Coils, Eye to the Side

  1. Place rubber belting for coil racks to rest on.
  2. Set one coil rack for each side with the small edge of the lumber facing up.
    • For coils under 30,000 pounds, use small coil racks and beveled 4×4 lumber.
    • For coils over 30,000 pounds, use large coil racks and beveled 6×6 lumber.
  3. Lay rubber belting and waterproof paper on timbers according to shipper’s specifications, and set the coil on the timbers.
  4. Using edge protection at all points of contact, secure chains based on coil weight:
    • Up to 20,000 lbs: Three chains straight through coil. (see figure 3)
    • 20,000 – 40,000 lbs: Five chains straight through coil. (see figure 5)
    • 40,000 Plus lbs: Seven chains straight through coil. (see figure 6)
  5. Tarp the load securely as required.
  6. Secure all loose equipment, including chains and binders, lumber, tarps, rubber belting, coil racks, edge protectors, and load bar.

COILS – SHOTGUN

Coils Shotgun 277efddc67553

Coils, Eye Forward (‘Shotgun’)

  1. Place rubber belting for coils racks to rest on.
  2. Set one coil rack for each 10,000 pounds of coil weight (minimum of three) and lay beveled lumber on each side with the small edge facing up.
    • For coils under 30,000 pounds, use small coil racks and beveled 4×4 lumber.
    • For coils over 30,000 pounds, use large coiled racks and beveled 6×6 lumber.
  3. Lay rubber belting and waterproof paper on timbers according to shipper’s specifications, and set the coil on the timbers.
  4. Use edge protection at all points of contact.
  5. Secure pairs of chains in an X through the eye of the coil. Use one chain for every 10,000 pounds of coil weight, plus an extra chain for safety.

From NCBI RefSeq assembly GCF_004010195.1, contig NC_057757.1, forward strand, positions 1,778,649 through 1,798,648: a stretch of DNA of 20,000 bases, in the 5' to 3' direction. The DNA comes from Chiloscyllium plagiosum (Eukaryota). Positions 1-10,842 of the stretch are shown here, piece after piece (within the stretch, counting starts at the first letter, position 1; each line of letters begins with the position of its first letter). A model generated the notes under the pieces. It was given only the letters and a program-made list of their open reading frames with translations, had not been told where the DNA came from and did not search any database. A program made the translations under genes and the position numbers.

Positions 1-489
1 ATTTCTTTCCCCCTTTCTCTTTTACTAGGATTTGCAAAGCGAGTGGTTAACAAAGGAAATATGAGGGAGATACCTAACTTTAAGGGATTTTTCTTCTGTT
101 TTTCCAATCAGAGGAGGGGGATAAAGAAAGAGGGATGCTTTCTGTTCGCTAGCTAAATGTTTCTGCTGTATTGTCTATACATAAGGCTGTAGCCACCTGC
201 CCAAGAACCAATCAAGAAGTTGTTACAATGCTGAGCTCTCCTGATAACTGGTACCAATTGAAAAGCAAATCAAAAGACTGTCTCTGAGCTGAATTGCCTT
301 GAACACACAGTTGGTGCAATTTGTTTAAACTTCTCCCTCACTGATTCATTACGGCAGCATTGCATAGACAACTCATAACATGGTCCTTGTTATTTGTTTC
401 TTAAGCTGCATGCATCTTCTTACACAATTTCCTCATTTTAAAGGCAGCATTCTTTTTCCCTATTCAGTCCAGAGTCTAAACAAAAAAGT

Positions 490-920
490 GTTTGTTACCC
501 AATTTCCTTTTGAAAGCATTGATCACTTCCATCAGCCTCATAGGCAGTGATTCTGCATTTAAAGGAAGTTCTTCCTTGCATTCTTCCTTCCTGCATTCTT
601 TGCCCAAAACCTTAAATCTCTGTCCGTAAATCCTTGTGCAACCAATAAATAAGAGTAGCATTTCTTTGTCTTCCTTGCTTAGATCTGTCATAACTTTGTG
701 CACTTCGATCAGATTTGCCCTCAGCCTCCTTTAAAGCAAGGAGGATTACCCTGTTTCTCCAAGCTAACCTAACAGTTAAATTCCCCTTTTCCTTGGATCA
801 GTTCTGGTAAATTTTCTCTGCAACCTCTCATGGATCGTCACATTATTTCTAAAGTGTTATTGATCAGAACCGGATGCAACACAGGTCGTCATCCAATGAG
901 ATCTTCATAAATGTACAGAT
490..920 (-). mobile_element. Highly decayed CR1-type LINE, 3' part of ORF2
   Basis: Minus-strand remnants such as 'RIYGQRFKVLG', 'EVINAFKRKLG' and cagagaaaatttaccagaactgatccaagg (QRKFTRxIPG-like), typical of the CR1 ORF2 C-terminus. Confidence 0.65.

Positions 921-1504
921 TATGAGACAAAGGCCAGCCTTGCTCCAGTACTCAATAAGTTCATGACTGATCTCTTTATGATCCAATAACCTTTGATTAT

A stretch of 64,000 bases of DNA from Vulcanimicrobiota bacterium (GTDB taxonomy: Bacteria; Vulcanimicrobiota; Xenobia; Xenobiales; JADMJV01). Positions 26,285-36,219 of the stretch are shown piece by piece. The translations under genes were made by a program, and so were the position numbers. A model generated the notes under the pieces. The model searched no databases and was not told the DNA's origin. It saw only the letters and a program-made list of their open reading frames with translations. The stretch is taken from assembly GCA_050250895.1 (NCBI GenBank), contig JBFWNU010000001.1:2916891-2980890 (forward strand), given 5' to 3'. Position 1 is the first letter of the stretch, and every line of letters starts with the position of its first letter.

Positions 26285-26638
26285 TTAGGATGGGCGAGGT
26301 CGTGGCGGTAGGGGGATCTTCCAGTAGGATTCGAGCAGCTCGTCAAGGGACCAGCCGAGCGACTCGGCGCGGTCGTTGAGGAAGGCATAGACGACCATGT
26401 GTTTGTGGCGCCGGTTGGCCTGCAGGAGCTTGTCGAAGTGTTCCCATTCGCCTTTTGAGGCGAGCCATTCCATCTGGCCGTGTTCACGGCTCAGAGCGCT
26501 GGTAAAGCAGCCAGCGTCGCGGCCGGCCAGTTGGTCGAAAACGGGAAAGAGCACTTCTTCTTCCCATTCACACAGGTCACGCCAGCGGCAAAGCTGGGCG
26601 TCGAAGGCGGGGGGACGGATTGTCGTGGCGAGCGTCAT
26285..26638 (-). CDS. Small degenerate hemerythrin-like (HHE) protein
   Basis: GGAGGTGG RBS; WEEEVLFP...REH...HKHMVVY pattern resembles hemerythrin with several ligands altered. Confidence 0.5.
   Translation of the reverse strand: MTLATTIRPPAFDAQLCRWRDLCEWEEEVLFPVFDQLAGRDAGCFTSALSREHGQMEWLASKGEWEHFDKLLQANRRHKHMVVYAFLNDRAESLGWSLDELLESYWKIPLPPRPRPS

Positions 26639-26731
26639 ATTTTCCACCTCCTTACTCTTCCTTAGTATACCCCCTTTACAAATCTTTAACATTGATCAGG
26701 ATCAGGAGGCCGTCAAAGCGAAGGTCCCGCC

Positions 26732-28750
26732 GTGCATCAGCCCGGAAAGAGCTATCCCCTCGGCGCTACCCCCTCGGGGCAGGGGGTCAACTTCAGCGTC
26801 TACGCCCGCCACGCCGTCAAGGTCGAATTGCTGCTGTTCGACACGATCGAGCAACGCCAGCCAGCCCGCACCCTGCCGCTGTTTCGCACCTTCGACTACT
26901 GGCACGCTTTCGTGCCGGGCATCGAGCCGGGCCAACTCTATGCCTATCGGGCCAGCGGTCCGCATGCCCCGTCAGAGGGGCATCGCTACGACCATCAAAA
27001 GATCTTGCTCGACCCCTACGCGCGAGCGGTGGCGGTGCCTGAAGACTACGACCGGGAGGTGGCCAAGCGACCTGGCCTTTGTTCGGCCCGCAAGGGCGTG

6. Secure a trip chain in front using wood blocking as shown to keep chain from touching the coil.
  7. Secure a top chain over the top of the coil.
    • NOTE: At least one chain or strap is required to be placed over the top of the coil. Use rubber belting between the chain and coil.
  8. Tarp the load securely as required.
  9. Secure all loose equipment, including chains and binders, lumber, tarps, rubber belting, coil racks, edge protectors, and load bar.

COILS – EYE TO THE SKY

Eye To Sky Df254f03936c3

Coils, Eye to the Sky

  1. After loading the coil on the trailer in the approved location, check the pallet and binding to make sure they are secure and in good condition.
  2. Using rubber belting, secure one chain over the top of the coil, centered on each side.
  3. Using rubber belting, secure two chains in an X over the coil, on top of the first chain.
  4. Be sure that the Xis spread over the coil to ensure that the coil will not slip out from under the chains.
  5. Using rubber belting, secure a trip chain around the front of the coil. If securing more than one coil, use one trip chain around the front of the front coil, and one around the rear of the rear coil.
  6. Tarp the load securely as required.
  7. Secure all loose equipment, including chains and binders, lumber, tarps, rubber belting, coil racks, edge protectors, and load bar.